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Fungal nail infection


Fungal nail infection is a fungus growing in and around your fingernail or toenail.

Alternative Names:

Nails - fungal infection; Onychomycosis; Infection - fungal - nails; Tinea unguium


Fungi can live on the dead tissues of the hair, nails, and outer skin layers.

Common fungal infections include:

Fungal nail infections often start after a fungal infection on the feet. They occur more often in toenails than in fingernails. And they are most often seen in adults as they age.

You are at higher risk of getting a fungal nail infection if you:

  • Have minor skin or nail injuries
  • Have a deformed nail or nail disease
  • Have moist skin for a long time
  • Have immune system problems
  • Wear footwear that does not allow air to reach your feet

Symptoms include nail changes on one or more nails (usually toenails), such as:

  • Brittleness
  • Change in nail shape
  • Crumbling of the outside edges of the nail
  • Debris trapped under the nail
  • Loosening or lifting up of the nail
  • Loss of luster and shine on the nail surface
  • Thickening of the nail
  • White or yellow streaks on the side of the nail
Exams and Tests:

Your health care provider will look at your nails to find out if you have a fungal infection.

The diagnosis can be confirmed by looking at scrapings from the nail under a microscope. This can help determine the type of fungus. Samples can also be sent to a lab for a culture. (Results may take up to 3 weeks.)


Over-the-counter creams and ointments usually do not help treat this condition.

Prescription antifungal medicines that you take by mouth may help clear the fungus.

  • You will need to take the medicine for about 2 to 3 months for toenails; a shorter time for fingernails.
  • Your health care provider will do lab tests to check for liver damage while you are taking these medicines.

Laser treatments may get rid of the fungus in the nails.

In some cases, you may need to have the nail removed.

Outlook (Prognosis):

The fungal nail infection is cured by the growth of new, non-infected nails. Nails grow slowly. Even if treatment is successful, it may take up to a year for a new clear nail to grow.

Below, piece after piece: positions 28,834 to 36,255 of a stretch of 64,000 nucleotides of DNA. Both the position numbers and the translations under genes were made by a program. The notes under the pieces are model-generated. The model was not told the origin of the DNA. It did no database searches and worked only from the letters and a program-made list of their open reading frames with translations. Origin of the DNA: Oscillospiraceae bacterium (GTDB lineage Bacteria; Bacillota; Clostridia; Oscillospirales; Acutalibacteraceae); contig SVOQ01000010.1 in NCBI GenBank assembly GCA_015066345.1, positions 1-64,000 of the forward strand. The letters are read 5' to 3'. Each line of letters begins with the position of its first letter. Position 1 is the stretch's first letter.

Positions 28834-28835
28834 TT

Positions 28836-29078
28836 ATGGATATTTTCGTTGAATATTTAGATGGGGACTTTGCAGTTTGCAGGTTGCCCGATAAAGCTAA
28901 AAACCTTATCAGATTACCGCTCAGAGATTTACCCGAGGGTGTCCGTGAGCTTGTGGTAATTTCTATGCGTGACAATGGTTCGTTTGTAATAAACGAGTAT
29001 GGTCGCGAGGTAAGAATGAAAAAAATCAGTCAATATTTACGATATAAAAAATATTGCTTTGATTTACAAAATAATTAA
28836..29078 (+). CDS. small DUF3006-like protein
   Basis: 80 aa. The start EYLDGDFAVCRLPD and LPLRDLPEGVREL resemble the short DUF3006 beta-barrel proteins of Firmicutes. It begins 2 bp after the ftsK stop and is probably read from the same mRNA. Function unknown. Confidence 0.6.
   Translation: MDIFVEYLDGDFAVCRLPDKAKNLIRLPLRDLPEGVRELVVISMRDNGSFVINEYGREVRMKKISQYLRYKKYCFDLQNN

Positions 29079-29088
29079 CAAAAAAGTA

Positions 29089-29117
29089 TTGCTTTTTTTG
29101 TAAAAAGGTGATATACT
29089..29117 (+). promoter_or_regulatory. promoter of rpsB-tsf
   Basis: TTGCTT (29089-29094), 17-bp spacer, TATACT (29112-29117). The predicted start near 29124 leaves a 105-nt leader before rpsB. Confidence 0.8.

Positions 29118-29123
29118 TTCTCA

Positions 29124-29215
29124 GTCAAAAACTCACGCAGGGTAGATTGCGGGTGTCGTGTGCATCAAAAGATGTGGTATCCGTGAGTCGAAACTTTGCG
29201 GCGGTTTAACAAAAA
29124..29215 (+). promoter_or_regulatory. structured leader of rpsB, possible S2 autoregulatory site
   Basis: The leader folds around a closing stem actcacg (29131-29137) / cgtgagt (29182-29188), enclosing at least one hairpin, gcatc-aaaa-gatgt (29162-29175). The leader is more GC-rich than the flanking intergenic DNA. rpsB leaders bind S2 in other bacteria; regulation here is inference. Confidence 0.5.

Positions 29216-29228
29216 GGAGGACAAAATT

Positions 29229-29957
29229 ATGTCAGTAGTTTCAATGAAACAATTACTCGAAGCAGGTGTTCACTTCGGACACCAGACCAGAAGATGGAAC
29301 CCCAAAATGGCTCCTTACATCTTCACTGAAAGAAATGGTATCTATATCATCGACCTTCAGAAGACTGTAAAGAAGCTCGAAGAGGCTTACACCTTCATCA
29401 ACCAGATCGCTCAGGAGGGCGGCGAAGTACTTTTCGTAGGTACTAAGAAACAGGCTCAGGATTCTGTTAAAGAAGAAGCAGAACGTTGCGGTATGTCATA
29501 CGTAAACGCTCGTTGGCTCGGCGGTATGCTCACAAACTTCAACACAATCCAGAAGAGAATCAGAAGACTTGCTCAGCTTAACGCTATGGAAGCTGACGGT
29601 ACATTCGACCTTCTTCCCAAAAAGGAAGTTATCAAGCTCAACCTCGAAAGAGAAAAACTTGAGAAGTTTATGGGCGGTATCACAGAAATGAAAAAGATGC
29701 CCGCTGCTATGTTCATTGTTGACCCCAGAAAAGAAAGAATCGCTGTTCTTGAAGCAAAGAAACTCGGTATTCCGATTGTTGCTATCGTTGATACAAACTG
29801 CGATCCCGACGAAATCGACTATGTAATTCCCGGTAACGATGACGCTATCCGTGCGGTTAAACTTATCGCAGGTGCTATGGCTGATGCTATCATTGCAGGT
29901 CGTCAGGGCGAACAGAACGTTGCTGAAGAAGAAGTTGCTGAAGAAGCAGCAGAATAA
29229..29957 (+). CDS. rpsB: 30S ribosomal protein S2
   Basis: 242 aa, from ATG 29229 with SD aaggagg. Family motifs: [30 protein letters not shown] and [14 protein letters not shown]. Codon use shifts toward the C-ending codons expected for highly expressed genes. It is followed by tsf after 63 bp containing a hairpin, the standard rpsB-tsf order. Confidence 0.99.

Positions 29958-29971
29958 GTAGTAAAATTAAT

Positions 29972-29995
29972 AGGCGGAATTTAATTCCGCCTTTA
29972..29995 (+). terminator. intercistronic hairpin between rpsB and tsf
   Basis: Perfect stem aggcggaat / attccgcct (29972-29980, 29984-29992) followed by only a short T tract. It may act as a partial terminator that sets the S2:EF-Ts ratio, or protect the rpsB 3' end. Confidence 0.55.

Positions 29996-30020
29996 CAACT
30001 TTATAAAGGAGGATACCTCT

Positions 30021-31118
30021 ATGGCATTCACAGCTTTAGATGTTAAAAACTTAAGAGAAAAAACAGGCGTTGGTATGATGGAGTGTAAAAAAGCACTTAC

Fungal nail infections may be hard to treat. Medicines clear up fungus in about half of people who try them.

Even when treatment works the fungus may return.

When to Contact a Medical Professional:

Call your health care provider if:

  • You have fungal nail infections that do not go away
  • Your fingers become painful, red, or drain pus

Good general health and hygiene help prevent fungal infections.

  • Do not share tools used for manicures and pedicures.
  • Keep your skin clean and dry.
  • Take proper care of your nails.
  • Wash and dry your hands thoroughly after touching any kind of fungal infection.

Ferri FF. Onychomycosis. In: Ferri FF, ed. Ferri's Clinical Advisor 2015. 1st ed. Philadelphia, PA: Elsevier Mosby; 2014:section 1.

Habif TP, ed. Clinical Dermatology. 5th ed. Philadelphia, PA: Elsevier Saunders; 2009:chap 25.

Hay RJ. Dermatophytosis and other superficial mycoses. In: Mandell GL, Bennett JE, Dolin R, eds. Mandell, Douglas, and Bennett's Principles and Practice of Infectious Diseases. 7th ed. Philadelphia, PA: Elsevier Churchill Livingstone; 2009:chap 267.

Review Date: 11/14/2014
Reviewed By: Richard J. Moskowitz, MD, dermatologist in private practice, Mineola, NY. Review provided by VeriMed Healthcare Network. Also reviewed by David Zieve, MD, MHA, Isla Ogilvie, PhD, and the A.D.A.M. Editorial team.

The information provided herein should not be used during any medical emergency or for the diagnosis or treatment of any medical condition. A licensed physician should be consulted for diagnosis and treatment of any and all medical conditions. Call 911 for all medical emergencies. Links to other sites are provided for information only -- they do not constitute endorsements of those other sites. Copyright 2002 A.D.A.M., Inc. Any duplication or distribution of the information contained herein is strictly prohibited.

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